Popsicles and bee stings: The summer memories that linger
We often joke that the teenagers in our household recollect childhood summers as a series of culinary highlights rated by the most memorable treat of the holiday.
A week in the sun at Little Bay on the Coromandel Peninsula is remembered as the place where we toasted marshmallows, and Takaka is the home of the Wholemeal cafe’s curly fries.
And it’s not just the kids. Years ago, I was excited to receive my grandmother’s 1965 travel diary, purchased to record the details of a trip to join my grandfather for a European holiday. He was living in the Netherlands working on a luxury motor yacht, preparing to sail home to New Zealand.
The boat, MY Sirdar, would take on a new life as a luxury charter vessel in the Waitemata Harbour, and later a fancy prop in a scandalous fraud case, but that’s a whole other story.
My nan’s pocket-sized red notebook held promise. I’d seen the slides of her beaming in a smart new suit in front of Rome’s Trevi fountain and clutching her handbag in Trafalgar Square. But inside the diary, my dear nan had faithfully recorded the date and the location of the food she ate.
“Naples 19 September 1965: Visited a German beer garden for a late lunch, more coffee and a beautiful chocolate cake, a piece so large and sweet I just couldn’t finish it. Then back to Sirdar for dinner.”
I began to wonder if we remember with our stomachs.
When I trawled through my own standout summer holidays searching for the moments that remained, there were generous helpings of tastes – the first mouthful of candy floss at the A & P Show or delicate custard squares in the tearooms after Saturday morning ballet – but along with food, I found crystal-clear recollections of sights, smells, sounds and textures.
My lone memory of a summer spent in a cottage in Kaikoura at age seven happened on a wooden bench outside a dairy.
I was swinging my legs and eating a lemonade popsicle and I felt something fuzzy tickle the underside of my little toe. Without leaning over to look, I curled all five toes and squeezed. Hard. That was the first time I experienced the shocking stab of a bee sting.
Naturally a painful incident would make a summer memorable, but many things my mind has clung onto are more subtle. As North Islanders who moved to Christchurch when I was a toddler, my family of four regularly returned to Auckland to visit relatives.
Now when I travel the motorway between Auckland airport and the city, I’m struck by the same sensations that captured me then. The quality of the light, somehow brighter and more colourful than home. The coarse texture of the red stone-chip footpaths that primed the soles for a barefoot summer. Chasing my brother across the spongy lawn at nan and pop’s, and the inevitable encounter with the spines of a hidden patch of Onehunga weed. Best of all was the electric smell that rose from the fat splotches of summer rain as it hit the scorched asphalt.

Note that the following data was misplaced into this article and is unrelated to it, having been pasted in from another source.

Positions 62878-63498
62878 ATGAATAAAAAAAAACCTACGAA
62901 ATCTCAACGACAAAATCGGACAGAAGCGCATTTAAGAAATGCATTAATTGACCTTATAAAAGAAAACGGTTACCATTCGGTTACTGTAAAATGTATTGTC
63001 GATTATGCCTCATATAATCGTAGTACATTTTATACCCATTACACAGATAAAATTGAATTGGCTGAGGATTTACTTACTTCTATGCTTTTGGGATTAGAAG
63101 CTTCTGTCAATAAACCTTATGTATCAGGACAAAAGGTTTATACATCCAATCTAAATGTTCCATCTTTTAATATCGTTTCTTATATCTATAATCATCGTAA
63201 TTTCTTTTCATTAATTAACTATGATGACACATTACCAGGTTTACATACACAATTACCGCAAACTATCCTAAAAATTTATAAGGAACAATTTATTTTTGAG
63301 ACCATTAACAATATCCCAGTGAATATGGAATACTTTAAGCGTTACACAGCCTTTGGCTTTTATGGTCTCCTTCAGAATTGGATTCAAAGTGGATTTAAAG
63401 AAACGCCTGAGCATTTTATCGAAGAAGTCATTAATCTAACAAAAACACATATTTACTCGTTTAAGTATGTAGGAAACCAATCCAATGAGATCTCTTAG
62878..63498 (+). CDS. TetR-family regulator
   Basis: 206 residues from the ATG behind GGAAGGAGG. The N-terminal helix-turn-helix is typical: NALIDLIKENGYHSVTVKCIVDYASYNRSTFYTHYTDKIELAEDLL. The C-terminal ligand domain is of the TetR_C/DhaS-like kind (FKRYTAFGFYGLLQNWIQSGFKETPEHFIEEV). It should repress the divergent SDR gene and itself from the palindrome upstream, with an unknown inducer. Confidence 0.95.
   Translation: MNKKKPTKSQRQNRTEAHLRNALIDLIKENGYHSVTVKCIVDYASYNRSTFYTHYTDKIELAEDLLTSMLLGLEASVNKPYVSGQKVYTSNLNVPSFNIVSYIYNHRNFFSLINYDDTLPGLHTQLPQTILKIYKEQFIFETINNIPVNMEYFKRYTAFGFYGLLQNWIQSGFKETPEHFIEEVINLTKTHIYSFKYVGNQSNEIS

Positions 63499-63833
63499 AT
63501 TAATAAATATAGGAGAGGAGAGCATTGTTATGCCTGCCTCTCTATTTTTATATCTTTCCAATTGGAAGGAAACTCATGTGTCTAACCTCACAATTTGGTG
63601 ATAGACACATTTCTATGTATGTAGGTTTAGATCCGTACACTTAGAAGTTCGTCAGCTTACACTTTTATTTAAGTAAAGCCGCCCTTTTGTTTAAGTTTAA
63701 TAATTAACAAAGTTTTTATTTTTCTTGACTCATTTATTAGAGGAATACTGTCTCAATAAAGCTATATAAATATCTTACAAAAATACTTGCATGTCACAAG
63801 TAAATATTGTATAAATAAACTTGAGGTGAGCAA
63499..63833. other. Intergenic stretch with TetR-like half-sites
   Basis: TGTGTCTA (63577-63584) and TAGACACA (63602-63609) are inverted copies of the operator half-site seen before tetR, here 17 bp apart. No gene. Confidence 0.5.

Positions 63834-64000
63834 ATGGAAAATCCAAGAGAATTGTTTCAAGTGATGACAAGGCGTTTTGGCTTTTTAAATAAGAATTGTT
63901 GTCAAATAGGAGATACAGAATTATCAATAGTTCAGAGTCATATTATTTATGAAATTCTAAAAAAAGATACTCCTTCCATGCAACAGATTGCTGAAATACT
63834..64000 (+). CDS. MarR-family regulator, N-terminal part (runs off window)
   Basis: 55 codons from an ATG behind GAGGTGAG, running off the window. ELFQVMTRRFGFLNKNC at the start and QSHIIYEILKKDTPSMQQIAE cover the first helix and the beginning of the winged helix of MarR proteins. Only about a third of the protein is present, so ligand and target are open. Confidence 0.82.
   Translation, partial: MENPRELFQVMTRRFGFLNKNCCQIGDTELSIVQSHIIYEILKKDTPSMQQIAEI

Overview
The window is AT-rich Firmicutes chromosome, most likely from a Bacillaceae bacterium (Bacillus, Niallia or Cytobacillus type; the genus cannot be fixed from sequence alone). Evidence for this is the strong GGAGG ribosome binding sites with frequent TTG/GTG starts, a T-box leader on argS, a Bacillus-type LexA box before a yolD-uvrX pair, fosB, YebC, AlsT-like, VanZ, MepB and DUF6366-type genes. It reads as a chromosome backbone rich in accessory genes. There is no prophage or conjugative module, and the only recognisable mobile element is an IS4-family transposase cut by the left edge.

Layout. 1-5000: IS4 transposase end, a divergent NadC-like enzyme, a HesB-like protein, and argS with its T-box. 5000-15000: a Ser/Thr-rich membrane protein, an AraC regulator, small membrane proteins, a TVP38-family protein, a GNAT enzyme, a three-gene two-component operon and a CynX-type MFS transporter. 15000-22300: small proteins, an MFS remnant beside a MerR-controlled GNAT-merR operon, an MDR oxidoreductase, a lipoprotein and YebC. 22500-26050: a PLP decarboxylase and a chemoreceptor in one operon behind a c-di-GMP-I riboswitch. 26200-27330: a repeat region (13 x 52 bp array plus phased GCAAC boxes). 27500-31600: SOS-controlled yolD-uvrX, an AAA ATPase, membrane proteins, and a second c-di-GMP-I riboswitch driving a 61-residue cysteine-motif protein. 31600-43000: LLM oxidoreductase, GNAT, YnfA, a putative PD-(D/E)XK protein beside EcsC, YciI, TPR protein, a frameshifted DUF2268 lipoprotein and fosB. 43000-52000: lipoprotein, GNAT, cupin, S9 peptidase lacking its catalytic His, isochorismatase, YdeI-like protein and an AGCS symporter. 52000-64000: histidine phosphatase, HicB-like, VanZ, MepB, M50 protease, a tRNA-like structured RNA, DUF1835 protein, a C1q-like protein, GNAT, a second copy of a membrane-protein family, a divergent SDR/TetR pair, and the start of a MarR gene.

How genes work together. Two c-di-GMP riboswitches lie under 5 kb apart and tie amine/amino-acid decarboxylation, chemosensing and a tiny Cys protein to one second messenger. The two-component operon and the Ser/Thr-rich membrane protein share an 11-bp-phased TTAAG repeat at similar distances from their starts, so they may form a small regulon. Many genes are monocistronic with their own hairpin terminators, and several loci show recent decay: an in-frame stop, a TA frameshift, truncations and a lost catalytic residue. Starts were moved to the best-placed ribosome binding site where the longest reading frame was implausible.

When we didn’t travel north, we spent Christmas at home in the garden city. It was the 80s. Christchurch was pre-earthquake and pre-flat white. All visitors endured the winding claustrophobia of the Cathedral spire. You could drive your Mark III Cortina into a paddock full of hungry lions at Orana Park. And the Square was still the workplace of the Wizard, the Bird Man and squads of bible bashers and punk rockers in equal measure.
In those years it was just mum, dad, my big brother and me on Christmas Day. Our only family responsibilities were two gold-plated toll calls to our grandparents. We had nowhere to be, no one to please, and every year when the Christmas craziness begins, I yearn for that warm exclusivity.
A major highlight of those summers was access to the school pool.
If you could score one of those big keys on a rope, you were set. My brother and I were up at St Martin’s School as often as we could nag our parents into it, pulling handstands in the heavily chlorinated blue goodness. And on Christmas day, it was guaranteed we’d have “our” pool all to ourselves.
We hung our beach towels around our shoulders and walked to the school as soon as Christmas dinner was done.
I can still feel the chill of the water creeping in step-sized increments up my legs. The rough concrete and the slick of painted lines under my feet. I would lay on my back with my ears under the water, drowning out the howl of the nor’wester that rushed over my face, thick with pollen and hot as the earth.
The summer I turned 13, the wash of that pool muffled the clipped conversations that signalled the end of a marriage and the last days of our family of four.
That delicious smell we detect when there’s rain on the way is petrichor; a combination of bacteria and organisms in the earth activated by rising moisture levels. The theory goes that we’re sensitive to it because we rely so heavily on rainfall for our livelihood.
Learning that stinging insects can hurt you also seems sensible, along with the ability to identify prickly plants. And, as per nan and my kids, knowing where to find chocolate cake in Naples, or deep-fried spiral cut potatoes in the upper South Island can only be good.
But the reasons I can call to mind the exact colour of the sky the day Dad drove us to Buckland’s Beach in Auckland to visit his parents, or the sensation of gliding through the chilled water in our borrowed concrete pool are much less clear to me. Perhaps those sensory snapshots filed tenderly away to be plucked out and savoured, are simply about family.
*Anna Scaife is a Christchurch-based writer
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